Gold Rush Diary

Gold Rush Diary: Being the Journal of Elisha Douglas Perkins on the Overland Trail in the Spring and Summer of 1849

Edited by THOMAS D. CLARK
Copyright Date: 1967
Pages: 232
https://www.jstor.org/stable/j.ctt130j1qx
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  • Book Info
    Gold Rush Diary
    Book Description:

    Among the hundreds captivated by the vision of quick riches in the gold fields of California was Elisha Douglass Perkins, a tall handsome youth from Marietta, Ohio, who has here left a remarkable first-hand account of the great trek westward in 1849. Perkins' diary is an unusually full and intimate record of crossing the plains and mountains of the Great West.

    Extensive notes supplement the text, associating it with numerous other published and unpublished accounts, while an appendix of reports and letters from the Marietta newspaper reveals the involvement of those at home with the Gold Rush. An annotated map shows Perkins' progress along the Overland Trail.

    eISBN: 978-0-8131-6527-1
    Subjects: History, Technology

Table of Contents

  1. Front Matter
    (pp. i-iv)
  2. Preface
    (pp. v-viii)
    Thomas D. Clark
  3. Table of Contents
    (pp. ix-x)
  4. Introduction
    (pp. xi-xxvi)

    The Middle of the nineteenth century provided opportunities aplenty for adventuresome youth but sometimes they were hard to discover. Elisha Douglass Perkins of Marietta, Ohio, had not quite found his niche. He had traveled into the Lower South in search of a spot to locate a drugstore, and had even contemplated a visit into the Southwest. Perkins in 1848 was ripe for the excitement which news of discovery of gold in California brought to the Ohio Valley The year before he had married the daughter of a prominent, relatively well-to-do family, and like his neighbors in the oldest settled Ohio...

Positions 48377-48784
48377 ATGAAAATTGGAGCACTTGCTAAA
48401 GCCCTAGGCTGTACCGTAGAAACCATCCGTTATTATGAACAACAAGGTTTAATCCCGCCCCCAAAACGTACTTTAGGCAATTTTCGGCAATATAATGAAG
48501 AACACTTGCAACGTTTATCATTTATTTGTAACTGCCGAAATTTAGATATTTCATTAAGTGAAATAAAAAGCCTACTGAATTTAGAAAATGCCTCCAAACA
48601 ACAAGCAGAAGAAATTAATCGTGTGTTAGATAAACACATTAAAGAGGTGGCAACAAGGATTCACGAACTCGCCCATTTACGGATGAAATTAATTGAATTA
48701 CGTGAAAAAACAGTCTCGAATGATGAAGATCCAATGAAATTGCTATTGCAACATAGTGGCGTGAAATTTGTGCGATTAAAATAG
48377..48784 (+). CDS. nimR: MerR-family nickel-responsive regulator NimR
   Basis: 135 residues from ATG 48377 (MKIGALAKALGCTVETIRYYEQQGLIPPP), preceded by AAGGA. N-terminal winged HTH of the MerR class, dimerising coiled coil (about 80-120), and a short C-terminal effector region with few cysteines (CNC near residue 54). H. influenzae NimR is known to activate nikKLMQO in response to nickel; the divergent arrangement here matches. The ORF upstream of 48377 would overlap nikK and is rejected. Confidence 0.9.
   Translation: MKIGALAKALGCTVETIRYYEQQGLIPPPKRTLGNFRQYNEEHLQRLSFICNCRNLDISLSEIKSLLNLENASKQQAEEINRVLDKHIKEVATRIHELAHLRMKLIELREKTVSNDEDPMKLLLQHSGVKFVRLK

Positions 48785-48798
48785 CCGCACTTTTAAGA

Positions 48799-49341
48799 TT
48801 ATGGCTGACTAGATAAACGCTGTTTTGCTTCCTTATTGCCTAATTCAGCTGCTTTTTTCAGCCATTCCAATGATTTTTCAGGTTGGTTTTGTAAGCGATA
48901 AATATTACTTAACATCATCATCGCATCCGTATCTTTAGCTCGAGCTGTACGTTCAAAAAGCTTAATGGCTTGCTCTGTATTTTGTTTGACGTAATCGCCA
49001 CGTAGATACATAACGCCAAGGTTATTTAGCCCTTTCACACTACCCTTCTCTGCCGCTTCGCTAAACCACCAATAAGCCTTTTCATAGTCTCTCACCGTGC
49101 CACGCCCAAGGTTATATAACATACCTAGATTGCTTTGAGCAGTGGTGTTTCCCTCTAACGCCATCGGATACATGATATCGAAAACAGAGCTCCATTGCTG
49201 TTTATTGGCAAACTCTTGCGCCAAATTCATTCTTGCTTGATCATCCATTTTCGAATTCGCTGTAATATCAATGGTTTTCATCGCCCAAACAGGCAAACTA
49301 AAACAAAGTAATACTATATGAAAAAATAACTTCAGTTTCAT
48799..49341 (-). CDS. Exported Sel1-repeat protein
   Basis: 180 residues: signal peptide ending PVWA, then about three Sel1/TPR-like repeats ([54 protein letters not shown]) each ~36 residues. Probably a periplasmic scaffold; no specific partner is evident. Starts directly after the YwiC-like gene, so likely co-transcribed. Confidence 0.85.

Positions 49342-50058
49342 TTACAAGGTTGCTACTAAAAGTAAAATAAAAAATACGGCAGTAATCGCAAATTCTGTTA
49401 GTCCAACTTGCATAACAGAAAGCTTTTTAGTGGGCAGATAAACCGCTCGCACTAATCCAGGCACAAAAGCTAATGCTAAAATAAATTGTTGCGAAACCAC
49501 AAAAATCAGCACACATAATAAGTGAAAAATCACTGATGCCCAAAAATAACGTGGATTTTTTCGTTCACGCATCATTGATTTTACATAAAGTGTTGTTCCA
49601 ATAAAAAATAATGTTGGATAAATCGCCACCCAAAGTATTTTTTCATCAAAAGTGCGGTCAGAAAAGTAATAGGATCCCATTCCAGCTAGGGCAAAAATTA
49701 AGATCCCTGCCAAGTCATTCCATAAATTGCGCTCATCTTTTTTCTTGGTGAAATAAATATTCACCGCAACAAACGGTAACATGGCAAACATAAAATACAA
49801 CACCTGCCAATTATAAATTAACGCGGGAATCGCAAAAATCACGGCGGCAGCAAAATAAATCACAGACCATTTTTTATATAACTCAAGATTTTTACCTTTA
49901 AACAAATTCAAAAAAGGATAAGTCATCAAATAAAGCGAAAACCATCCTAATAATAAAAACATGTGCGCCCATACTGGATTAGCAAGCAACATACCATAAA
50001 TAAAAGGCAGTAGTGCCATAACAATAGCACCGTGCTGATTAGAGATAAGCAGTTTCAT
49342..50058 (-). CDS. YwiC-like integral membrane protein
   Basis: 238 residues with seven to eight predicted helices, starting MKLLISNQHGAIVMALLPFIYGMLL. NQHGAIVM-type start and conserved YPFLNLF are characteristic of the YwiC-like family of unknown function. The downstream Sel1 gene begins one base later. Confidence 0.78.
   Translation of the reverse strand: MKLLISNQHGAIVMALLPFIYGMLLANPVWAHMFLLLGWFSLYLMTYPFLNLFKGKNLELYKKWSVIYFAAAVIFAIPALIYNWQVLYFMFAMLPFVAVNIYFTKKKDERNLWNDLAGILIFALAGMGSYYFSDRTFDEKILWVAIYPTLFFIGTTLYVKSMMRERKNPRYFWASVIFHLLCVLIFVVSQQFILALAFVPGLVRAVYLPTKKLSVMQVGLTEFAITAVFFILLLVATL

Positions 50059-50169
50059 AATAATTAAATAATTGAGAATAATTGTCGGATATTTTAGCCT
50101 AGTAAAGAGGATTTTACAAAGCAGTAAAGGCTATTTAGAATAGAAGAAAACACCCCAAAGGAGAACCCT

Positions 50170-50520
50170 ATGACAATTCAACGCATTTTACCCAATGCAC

5. May 9–June 14, 1849
    (pp. 1-30)

    Having Decided upon undertaking a journey across the Plains by way of the South Pass of the Rocky Mtns. to the far famed valley of the Sacramento, I left my pleasant home & dear friends in Marietta, Ohio—on steamboat DeWitt Clinton—Wed. May 9, 1849, in company with fite good fellows. S. E. Cross, Z. L. Chesebro, Jos. L. Stephens J. L. Huntington & J. Q. A. Cunningham.¹ Our trip down the Ohio & up to St. Louis was without incident worthy of record. The scenery of these rivers has been over & over again described every one has...

  6. June 15–July 1, 1849
    (pp. 31-50)

    Friday June 15. Morning clear, cool, wind East. Start at 5 oclock. Met some returning Emigrants who confirmed the reports we have previously heard that a large body of Chians were on our route, & also told us that some 4 or 5 men had been killed by them, stragglers from camps whom they caught alone.¹ We met the Postrider from Ft. Laramie today also & he repeated the same story. All the effect upon us will be to prevent much leaving the camp alone & will keep the wagons in close company through the days travel. It will not...

  7. July 2–July 22, 1849
    (pp. 51-72)

    Monday July 2. Morn clear, night cool. Wind W. We called ourselves together pretty early this morning to transact business & have accomplished a good deal for one day. all being agreed, we proceeded to divide our mules. Three fell to the share of each pair, Stephens & Chesebro travel together, Cross & Cunningham & I take Johnny Huntington under my care. Our mules disposed of we proceeded to weight out our provisions &c equally & other things were then portioned out as each could agree with the other